an interview with jonathan lethem    

photo of jonathan lethem

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Larry Weissman: A recent article in the New York Times on John Wayne and a movement of "young Americanists" talked about Girl in Landscape as the classic American story, re-enacted on another planet. What were you hoping to convey with this novel?

Jonathan Lethem: Well, I was very flattered by that Times piece, but I think if I'd consciously set out to extend or participate in or retell the classic American story I probably never would have written a word. The novel came out of my very personal obsession with John Ford's The Searchers, and I guess I'd credit that film with being some kind of paradigmatic American story--but as a novelist my involvement is with the tangible particulars--the way John Wayne moves his hands, the way a young girl looks at him with both fondness and horror--and I try to forget about larger, more abstract meanings. If they come in through the back door then I'm lucky--it means I've picked well, and my work might resound with bigger stuff.

LW: Girl in Landscape is your darkest novel yet. How does it relate to your feelings about the current state of the world, and does this darkness have anything to do with your move last year from California to New York?

JL: No, the opposite. Girl was conceived and partly written in California, and it's completely bound up in the darkness of the West that I glimpsed out there. That we've-reached-the-edge-of-the-world thing. It's very hard for a book to reflect one's feelings about the current state of the world, of course, because they're written slowly and then delayed further in the publication process--so Girl might be more an insight into my feelings two years ago, when I was exploring childhood feelings that had been deferred, that hadn't gotten into my first few books. In fact, my return to NY is resulting in a new book that is in some ways Girl in Landscape's opposite--giddy and word-drunk and sweet. Like a book written by an Archbuilder.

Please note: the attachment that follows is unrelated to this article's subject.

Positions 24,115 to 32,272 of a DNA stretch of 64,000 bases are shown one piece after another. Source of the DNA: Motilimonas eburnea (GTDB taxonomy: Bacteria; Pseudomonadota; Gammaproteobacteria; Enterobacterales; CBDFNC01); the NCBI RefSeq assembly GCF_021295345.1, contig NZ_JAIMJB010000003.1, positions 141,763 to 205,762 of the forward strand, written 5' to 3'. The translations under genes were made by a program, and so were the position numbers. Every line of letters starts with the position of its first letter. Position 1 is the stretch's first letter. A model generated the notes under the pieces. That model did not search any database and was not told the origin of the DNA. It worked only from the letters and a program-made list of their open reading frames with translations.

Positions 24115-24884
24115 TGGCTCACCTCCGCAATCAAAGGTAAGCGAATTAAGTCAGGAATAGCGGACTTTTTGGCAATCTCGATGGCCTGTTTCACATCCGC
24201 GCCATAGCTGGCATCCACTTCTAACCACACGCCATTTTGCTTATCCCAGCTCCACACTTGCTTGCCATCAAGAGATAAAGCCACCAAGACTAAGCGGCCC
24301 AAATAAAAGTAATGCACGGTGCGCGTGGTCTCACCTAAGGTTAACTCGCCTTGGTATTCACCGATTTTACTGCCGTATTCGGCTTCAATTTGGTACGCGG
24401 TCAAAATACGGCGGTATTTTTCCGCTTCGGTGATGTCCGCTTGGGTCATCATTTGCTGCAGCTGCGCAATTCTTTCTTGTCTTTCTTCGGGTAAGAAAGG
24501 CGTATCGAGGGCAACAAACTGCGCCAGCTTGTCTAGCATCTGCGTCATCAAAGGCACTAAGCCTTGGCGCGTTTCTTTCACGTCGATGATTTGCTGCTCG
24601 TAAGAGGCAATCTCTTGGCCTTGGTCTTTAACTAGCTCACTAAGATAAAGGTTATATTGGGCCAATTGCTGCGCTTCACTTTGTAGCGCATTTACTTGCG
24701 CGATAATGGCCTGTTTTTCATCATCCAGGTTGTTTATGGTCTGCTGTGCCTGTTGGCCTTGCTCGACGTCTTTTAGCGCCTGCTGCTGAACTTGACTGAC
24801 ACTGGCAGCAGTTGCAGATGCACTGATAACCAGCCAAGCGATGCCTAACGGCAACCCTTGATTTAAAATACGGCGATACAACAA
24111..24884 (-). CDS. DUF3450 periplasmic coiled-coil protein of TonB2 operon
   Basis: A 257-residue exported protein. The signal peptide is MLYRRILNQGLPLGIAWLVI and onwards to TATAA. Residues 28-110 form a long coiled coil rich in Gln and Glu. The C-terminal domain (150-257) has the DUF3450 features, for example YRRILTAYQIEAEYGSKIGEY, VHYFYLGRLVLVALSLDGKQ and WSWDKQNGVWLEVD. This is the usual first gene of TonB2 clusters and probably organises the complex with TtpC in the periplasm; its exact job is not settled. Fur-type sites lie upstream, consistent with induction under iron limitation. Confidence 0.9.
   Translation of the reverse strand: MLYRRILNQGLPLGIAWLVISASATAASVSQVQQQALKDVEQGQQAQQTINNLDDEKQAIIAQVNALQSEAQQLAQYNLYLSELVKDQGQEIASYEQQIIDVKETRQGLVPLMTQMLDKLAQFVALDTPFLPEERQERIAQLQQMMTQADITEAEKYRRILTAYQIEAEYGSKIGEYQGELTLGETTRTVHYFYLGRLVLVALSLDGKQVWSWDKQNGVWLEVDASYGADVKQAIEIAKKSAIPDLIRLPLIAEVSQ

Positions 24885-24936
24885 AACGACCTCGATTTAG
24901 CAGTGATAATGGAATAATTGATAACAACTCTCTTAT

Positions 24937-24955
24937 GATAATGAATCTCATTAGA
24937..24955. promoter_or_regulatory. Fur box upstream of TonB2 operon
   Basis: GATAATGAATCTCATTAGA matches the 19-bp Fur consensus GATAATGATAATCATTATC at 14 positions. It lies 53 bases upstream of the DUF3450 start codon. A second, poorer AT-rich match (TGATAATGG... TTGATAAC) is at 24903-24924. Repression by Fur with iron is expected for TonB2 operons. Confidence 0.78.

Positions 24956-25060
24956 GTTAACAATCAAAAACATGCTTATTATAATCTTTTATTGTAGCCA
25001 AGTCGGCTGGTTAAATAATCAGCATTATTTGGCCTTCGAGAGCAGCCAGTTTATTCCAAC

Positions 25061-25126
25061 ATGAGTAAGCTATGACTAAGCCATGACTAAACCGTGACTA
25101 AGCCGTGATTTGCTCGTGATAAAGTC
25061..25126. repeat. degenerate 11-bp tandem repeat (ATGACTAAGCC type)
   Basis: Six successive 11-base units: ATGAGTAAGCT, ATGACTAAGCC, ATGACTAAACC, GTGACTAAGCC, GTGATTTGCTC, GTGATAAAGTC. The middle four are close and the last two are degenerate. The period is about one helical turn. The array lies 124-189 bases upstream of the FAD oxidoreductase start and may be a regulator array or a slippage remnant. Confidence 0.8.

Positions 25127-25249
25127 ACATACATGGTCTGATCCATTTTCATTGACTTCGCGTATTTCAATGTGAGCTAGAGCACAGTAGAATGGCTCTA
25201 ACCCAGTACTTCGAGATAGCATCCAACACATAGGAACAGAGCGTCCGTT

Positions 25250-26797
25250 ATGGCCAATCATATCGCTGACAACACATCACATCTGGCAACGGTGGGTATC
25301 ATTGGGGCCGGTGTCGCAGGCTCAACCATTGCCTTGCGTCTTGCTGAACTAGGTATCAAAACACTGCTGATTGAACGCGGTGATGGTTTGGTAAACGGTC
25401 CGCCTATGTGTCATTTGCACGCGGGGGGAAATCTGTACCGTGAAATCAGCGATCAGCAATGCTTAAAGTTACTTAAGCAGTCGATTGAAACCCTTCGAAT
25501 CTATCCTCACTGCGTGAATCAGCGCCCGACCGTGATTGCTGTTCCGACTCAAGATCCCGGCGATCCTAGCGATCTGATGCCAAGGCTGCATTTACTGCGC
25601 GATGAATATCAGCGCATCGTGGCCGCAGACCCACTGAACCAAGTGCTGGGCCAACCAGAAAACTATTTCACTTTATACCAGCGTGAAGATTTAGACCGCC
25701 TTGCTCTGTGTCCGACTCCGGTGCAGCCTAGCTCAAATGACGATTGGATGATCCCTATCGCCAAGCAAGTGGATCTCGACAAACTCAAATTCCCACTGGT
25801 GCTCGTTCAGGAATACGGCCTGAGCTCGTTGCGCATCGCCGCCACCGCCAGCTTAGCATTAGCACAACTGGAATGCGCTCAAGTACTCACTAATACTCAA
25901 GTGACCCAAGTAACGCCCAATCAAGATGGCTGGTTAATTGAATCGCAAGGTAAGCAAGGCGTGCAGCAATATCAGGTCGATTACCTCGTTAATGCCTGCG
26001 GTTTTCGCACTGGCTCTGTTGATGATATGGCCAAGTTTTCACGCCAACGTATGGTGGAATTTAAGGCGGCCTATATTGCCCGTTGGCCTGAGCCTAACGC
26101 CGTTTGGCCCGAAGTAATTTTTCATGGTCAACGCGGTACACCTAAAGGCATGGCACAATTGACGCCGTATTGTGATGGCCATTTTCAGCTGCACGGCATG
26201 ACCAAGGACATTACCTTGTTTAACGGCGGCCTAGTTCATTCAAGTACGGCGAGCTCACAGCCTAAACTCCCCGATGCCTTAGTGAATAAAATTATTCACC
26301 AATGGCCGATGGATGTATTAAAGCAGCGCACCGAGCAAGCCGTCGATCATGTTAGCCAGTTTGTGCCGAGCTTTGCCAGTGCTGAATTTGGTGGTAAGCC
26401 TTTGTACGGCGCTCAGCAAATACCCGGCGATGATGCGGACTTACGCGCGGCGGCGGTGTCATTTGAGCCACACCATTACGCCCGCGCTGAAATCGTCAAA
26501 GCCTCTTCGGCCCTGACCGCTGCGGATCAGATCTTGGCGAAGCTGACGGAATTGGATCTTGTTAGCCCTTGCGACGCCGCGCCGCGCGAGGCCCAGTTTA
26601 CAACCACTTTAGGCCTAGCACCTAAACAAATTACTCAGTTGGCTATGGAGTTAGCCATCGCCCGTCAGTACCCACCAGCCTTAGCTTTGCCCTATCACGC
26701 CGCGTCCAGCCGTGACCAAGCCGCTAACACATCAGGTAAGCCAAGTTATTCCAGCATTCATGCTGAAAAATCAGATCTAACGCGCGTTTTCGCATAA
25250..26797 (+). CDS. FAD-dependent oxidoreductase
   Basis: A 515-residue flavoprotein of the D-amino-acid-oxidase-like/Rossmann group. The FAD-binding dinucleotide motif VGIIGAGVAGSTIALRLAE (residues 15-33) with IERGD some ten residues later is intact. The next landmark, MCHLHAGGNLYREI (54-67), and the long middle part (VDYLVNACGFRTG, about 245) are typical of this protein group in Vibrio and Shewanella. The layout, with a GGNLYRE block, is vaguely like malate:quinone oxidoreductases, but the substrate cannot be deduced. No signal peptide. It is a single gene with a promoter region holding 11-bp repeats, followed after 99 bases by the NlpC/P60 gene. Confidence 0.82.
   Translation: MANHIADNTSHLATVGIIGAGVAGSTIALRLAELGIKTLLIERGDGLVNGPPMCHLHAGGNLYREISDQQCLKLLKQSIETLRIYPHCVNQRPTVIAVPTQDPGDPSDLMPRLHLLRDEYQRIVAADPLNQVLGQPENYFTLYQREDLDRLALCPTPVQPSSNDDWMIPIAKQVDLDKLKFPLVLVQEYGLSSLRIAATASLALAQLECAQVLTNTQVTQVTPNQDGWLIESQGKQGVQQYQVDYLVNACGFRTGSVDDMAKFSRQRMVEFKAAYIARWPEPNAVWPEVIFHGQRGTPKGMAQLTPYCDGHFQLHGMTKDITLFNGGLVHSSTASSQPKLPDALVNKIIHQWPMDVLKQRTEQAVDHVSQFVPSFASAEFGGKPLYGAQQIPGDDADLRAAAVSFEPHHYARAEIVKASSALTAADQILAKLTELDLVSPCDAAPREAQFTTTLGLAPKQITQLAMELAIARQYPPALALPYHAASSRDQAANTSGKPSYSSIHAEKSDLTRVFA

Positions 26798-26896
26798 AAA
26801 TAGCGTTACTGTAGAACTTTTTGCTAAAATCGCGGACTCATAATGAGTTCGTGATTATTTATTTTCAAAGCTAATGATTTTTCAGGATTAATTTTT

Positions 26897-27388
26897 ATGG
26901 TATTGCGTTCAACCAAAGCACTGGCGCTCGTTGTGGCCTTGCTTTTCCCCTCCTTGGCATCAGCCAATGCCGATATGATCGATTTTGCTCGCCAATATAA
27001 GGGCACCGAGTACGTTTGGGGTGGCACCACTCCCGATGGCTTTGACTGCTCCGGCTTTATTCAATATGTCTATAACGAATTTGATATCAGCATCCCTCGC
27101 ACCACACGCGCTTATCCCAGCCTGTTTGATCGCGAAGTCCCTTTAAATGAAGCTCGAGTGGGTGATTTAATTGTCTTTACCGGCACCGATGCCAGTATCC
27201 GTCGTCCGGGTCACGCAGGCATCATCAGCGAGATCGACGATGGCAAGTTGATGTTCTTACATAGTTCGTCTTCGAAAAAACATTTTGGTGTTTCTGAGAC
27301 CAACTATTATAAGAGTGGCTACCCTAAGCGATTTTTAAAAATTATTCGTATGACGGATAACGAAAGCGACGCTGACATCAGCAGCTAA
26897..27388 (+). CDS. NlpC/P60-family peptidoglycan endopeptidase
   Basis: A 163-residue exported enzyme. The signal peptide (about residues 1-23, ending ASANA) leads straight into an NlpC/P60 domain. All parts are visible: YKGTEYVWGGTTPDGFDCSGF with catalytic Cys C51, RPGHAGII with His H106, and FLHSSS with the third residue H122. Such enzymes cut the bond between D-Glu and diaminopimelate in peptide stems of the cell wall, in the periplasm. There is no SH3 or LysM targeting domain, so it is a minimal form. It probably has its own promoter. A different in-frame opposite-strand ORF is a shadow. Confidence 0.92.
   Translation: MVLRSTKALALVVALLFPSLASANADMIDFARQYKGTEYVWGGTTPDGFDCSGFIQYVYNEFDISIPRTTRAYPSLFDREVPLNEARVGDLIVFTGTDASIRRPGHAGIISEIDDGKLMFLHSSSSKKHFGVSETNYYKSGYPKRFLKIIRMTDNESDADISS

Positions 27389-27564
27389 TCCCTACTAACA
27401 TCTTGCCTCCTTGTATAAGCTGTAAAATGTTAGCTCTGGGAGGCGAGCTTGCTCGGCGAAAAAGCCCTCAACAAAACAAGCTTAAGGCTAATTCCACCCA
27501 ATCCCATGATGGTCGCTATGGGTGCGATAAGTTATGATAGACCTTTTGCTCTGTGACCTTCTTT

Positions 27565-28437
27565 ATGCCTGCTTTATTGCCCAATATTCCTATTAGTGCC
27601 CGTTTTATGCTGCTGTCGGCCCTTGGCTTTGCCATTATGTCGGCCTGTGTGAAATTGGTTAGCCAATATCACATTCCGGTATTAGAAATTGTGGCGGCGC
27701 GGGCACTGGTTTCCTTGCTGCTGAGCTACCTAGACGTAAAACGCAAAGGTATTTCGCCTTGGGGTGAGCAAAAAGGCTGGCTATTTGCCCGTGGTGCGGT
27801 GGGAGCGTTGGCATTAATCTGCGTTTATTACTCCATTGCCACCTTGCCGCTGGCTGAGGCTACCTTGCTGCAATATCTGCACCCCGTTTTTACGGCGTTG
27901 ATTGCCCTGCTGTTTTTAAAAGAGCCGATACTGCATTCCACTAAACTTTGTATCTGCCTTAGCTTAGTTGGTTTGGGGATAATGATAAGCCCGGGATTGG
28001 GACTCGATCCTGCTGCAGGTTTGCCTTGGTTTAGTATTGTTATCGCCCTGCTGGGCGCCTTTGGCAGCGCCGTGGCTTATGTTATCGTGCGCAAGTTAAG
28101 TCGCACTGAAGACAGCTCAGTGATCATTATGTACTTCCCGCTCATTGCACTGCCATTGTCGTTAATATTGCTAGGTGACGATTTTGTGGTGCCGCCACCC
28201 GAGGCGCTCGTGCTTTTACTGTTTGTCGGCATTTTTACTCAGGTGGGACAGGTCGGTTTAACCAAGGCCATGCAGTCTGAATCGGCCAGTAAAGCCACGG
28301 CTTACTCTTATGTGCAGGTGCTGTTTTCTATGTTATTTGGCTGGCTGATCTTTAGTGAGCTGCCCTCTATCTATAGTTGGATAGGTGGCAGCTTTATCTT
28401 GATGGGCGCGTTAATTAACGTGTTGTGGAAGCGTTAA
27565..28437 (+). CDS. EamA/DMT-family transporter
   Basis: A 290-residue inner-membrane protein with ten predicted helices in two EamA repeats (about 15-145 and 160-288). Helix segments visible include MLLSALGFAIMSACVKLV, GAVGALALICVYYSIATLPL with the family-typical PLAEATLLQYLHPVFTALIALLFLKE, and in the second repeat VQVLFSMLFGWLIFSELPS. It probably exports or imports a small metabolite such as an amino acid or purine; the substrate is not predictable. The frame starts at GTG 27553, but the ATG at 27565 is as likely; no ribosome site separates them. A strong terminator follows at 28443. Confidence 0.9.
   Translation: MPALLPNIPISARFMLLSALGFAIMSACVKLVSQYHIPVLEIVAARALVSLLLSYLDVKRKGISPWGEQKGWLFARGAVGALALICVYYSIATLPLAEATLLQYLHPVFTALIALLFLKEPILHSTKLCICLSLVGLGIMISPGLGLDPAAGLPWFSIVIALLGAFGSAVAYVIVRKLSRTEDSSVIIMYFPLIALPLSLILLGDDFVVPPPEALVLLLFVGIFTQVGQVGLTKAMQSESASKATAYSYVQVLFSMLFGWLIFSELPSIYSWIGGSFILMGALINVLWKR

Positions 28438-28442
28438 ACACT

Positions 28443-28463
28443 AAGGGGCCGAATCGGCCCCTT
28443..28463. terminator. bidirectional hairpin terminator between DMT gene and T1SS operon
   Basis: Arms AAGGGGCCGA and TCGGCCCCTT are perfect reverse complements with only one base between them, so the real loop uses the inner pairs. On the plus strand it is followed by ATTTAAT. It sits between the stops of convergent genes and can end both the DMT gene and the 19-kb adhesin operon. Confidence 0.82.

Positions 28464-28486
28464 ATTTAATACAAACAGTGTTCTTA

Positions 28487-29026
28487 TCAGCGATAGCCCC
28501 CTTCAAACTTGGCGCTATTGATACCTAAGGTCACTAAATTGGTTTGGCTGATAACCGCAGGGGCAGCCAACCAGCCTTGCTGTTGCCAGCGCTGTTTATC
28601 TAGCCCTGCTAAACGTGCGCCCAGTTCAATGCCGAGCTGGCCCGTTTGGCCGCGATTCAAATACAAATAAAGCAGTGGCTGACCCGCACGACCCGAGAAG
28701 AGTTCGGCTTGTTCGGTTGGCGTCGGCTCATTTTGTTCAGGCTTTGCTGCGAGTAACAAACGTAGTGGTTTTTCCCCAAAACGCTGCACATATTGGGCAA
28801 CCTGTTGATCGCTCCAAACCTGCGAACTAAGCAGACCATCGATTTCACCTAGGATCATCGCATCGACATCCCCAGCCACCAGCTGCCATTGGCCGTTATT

LW: Your writing creates these surrealistic landscapes, yet you succeed in making them completely plausible for the reader. How do you go about inventing a new world for your reader and making it believable?

JL: Well, thanks. I don't know that I can explain the effect you're describing, except to say that it's often a case of less is more--I do my best not to explain the odd elements, to instead let them creep into view almost subliminally, so that they have the appearance of real life--which is never explained in books, is it? This isn't exactly a technique I invented--the offhand presentation of the surreal goes back at least to Lewis Carroll--but perhaps I've succeeded in giving it my own flavor.

LW: Which of your novels do you like best, and why?

JL: Right now I'm in love with Girl in Landscape, and not just because it's the newest. It seems to me my first true novel, really, in that everything in the book is completely an organic outgrowth of the characters and settings, and the progress of the plot emerges from the characters' emotions and responses. It's felt all the way through. Whereas my first three books were conceit-driven--the characters were always at the mercy of the some clever overarching design.

LW: You have studied art and appear to be somewhat of a film buff. What attracts you to the novel as an artistic medium?